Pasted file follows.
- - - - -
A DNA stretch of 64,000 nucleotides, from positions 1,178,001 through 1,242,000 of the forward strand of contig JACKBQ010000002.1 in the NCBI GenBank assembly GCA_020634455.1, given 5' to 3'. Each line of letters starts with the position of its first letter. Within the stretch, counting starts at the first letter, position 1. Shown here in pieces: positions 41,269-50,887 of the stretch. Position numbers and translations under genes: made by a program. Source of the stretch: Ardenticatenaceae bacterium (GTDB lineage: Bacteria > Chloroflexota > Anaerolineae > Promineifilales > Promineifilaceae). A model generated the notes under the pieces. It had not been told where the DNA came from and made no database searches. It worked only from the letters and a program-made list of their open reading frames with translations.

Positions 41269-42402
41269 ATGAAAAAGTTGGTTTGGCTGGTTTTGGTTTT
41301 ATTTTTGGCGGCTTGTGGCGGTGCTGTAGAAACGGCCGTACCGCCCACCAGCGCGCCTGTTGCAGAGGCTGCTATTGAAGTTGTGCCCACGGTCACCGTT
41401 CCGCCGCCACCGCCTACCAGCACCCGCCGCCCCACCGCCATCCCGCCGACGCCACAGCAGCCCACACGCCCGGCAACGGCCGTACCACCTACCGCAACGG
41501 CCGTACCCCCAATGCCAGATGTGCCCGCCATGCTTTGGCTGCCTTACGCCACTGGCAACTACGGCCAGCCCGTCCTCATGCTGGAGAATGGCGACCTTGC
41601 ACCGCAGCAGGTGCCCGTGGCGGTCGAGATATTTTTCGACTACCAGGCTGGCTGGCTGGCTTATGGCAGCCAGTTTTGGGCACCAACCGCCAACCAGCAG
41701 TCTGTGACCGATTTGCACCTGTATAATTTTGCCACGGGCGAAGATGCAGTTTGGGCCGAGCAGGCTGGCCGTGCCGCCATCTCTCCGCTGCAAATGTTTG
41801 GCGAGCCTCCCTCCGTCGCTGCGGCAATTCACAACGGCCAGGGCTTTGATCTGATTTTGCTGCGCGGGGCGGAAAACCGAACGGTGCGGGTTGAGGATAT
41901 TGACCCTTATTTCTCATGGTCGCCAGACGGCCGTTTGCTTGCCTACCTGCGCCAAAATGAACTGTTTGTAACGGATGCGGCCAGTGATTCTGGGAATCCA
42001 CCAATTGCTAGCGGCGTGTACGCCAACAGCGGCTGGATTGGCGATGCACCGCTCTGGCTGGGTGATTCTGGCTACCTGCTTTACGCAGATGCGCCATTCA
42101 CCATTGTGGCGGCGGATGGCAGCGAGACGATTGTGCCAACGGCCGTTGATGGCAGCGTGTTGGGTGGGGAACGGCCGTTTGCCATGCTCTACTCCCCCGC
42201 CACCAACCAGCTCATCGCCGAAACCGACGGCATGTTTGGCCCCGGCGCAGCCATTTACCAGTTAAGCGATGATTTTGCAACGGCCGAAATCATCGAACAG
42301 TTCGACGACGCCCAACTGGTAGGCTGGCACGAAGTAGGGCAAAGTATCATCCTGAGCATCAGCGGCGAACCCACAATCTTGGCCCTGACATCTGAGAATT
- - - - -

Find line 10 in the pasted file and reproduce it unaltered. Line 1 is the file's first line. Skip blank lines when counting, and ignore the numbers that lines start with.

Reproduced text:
41901 TGACCCTTATTTCTCATGGTCGCCAGACGGCCGTTTGCTTGCCTACCTGCGCCAAAATGAACTGTTTGTAACGGATGCGGCCAGTGATTCTGGGAATCCA